Don’t spend a bunch of money on store-bought hair treatments filled with chemicals and ingredients you can’t pronounce. You can make a variety of inexpensive hair treatments for all hair types that use the ingredients in your kitchen. Ingredients like eggs, honey, and oatmeal create natural, organic, and easy-to-make hair treatments that can help to add moisture and shine to your hair.
- Honey and Olive Oil
The first hair treatment uses honey and olive oil to help treat your dry and sun-damaged hair. Mix ½ cup honey with 2 tablespoons of olive oil and apply the mixture to your clean hair. Be sure your hair is damp to make it easier to apply the mixture. Let the treatment sit in your hair for about 20 minutes, then rinse with warm water.
- Lemon Juice and Olive Oil
This olive oil hair treatment also uses lemon juice to improve dry, itchy scalps. Add 2 tablespoons olive oil, two tablespoons of lemon juice (freshly squeezed) and 2 tablespoons of water to a small bowl. Add it to your hair, massaging it into your scalp. Rinse the mixture from your hair with warm water after 20 minutes and then proceed to shampooing.
Avocado has been used for homemade beauty recipes, including hair treatments, for many decades. If you have damaged hair, avocado will work wonders. Add a mashed up avocado to your damp hair and rinse after 15 minutes. You can also add another ingredient to the mixture such as mayonnaise or egg yolk. Limit this hair treatment to once every 2 weeks.
Use cornmeal on your hair to help remove grease and oil; this is a great hair treatment for oily hair. Add 1 tablespoon of cornmeal to an empty shaker, such as one that had salt or pepper in it. Sprinkle the cornmeal onto your hair and leave for 10 minutes. Brush it out after 10 minutes using a paddle brush.
One of the best things for the health of your hair is eggs, both the white and the yolk of the egg. This can be used on all hair types and will help condition your hair. Add ½ cup of an egg mixture to your hair, making sure it is clean and damp when applying. Rinse it off with cool water after 20 minutes.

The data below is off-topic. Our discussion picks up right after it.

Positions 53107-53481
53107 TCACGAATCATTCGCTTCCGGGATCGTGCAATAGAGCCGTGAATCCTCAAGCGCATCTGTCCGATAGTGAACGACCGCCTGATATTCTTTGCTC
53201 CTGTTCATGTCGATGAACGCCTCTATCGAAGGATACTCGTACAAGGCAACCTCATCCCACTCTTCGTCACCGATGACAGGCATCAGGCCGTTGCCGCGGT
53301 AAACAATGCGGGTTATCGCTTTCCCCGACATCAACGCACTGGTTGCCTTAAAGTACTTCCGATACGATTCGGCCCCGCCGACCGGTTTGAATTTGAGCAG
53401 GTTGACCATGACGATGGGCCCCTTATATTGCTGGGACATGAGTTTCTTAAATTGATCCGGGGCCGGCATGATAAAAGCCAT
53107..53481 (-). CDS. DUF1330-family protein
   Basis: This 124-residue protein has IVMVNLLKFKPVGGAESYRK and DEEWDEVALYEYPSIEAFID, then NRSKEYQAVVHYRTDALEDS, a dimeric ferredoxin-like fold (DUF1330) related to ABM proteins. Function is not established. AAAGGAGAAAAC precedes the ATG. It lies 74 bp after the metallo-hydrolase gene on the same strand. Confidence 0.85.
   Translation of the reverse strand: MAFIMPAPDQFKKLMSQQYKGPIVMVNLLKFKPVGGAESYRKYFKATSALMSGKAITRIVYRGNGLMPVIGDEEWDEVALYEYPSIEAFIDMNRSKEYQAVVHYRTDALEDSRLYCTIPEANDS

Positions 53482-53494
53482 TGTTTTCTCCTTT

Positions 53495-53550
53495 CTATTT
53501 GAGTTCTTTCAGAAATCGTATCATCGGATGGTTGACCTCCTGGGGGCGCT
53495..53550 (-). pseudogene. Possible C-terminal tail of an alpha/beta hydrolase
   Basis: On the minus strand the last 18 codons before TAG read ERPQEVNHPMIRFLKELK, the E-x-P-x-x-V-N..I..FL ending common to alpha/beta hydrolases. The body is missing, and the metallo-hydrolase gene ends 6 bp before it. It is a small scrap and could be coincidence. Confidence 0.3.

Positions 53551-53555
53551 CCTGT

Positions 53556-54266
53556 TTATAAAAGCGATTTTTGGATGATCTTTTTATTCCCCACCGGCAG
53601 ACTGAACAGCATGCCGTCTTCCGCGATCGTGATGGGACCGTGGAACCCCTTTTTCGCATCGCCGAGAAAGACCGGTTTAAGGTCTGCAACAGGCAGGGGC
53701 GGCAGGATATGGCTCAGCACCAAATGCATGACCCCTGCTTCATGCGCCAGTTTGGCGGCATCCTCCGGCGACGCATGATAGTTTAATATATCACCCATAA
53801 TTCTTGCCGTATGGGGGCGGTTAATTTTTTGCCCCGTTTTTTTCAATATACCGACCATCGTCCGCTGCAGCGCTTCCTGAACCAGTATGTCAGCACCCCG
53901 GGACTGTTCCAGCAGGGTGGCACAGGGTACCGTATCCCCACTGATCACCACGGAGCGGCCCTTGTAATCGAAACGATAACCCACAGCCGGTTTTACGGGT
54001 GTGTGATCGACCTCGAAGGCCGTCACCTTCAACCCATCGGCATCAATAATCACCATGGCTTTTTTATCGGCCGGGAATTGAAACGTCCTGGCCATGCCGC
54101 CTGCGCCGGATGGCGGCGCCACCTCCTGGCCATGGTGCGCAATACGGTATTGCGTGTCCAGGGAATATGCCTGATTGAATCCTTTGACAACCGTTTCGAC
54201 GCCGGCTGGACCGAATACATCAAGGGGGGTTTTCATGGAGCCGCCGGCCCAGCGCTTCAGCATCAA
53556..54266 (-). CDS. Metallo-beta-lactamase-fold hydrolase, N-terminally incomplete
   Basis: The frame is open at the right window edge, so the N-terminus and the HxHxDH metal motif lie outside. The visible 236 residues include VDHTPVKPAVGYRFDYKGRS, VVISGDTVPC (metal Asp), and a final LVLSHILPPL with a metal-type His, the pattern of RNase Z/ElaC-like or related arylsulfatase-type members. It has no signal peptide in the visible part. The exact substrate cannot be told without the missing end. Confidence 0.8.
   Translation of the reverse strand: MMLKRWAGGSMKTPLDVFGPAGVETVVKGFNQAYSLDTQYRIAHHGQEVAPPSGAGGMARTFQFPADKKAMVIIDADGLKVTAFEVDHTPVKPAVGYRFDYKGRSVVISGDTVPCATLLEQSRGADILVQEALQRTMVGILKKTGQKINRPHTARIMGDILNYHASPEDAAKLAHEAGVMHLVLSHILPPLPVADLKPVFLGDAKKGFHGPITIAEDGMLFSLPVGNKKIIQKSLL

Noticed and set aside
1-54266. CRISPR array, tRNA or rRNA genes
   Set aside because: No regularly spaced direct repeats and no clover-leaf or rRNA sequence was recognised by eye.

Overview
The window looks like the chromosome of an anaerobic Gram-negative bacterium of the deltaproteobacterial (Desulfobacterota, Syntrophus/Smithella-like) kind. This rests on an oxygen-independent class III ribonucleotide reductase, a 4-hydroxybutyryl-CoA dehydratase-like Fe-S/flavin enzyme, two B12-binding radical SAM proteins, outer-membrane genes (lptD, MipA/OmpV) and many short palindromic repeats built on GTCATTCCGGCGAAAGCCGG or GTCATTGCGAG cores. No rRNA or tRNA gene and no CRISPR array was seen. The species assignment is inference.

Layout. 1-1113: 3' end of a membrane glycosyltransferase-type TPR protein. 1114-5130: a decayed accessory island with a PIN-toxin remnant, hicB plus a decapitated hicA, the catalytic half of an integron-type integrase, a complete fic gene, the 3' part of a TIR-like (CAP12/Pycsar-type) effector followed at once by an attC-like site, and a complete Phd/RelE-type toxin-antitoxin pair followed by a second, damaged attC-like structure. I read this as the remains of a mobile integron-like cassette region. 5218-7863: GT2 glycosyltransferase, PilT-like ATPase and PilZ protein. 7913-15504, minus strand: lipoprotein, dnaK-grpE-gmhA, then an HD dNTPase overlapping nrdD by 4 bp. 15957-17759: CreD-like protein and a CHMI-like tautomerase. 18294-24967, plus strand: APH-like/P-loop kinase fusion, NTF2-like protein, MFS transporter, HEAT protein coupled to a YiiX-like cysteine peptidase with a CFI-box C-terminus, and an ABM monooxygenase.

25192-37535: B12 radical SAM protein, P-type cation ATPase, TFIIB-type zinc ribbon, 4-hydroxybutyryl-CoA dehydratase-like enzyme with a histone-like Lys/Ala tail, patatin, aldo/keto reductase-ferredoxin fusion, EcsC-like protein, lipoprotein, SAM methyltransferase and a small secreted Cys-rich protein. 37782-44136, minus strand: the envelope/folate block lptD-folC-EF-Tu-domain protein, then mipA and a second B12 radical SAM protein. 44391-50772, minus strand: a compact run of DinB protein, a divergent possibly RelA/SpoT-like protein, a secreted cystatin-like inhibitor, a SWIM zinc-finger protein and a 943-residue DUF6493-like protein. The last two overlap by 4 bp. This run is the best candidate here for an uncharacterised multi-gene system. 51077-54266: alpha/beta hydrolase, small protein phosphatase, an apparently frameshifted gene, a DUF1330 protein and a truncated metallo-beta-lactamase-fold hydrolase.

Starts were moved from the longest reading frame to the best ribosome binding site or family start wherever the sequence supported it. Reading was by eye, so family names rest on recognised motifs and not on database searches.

Everyone loves the feeling of clean, beautiful glossy hair. It doesn’t matter if you work in oil investments or your local Subway; everyone enjoys a bit of pampering when they come home from work. Use these hair treatments for an indulgent yet budget beauty treatment.
Katie Elizabeth is a freelance writer and content coordinator. She’s worked with many different companies and blogs, including an oil investments company and real estate agency for several years. In her spare time, she studies economical fashion, haircare, beauty and style remedies and loves to share her tips with others on a budget.
Many Black women go blonde, but don’t think about the health of their hair or which shade is best. What’s your advice?
Blonde is one of those special colors, but it is not for everyone. My advice to anyone that is considering it is to make sure you choose a shade that is opposite your undertones, so that you have a nice contrast to your skin. You don’t want to look monochromatic. If you are not a licensed professional, you should not be doing it at home your self. High lift blonding is a very serious service and you can run the risk of scalp lesions and hair loss. First, try a strand test to make sure your hair can handle the chemical process, and make sure you moisturize your hair frequently after the process. It is best use an all-natural oil regime such as INOA, which is ammonia free so that your hair will retain optimum moisture afterwards.
Does Keyshia come to you with style ideas or do you bring the latest looks to her?
Most of the style ideas done on Keyshia are chosen by her. She knows exactly what she wants and I execute. She has a great since of style and great ideas, so the collaborations are always nice. I’d say we have a good thing going on.
What are the best products for Black hair?
The best products for black hair are those that have natural oils added and sulfate free. Mizani is the best multicultural product, designed for all curl types of hair, hence: (black hair). Mizani means “perfect balance” in Swahili and all of their products have a balance of protein and moisture, which is exactly what black hair needs to thrive.
Hair is a very important part of Black History, what are some of your favorite styles?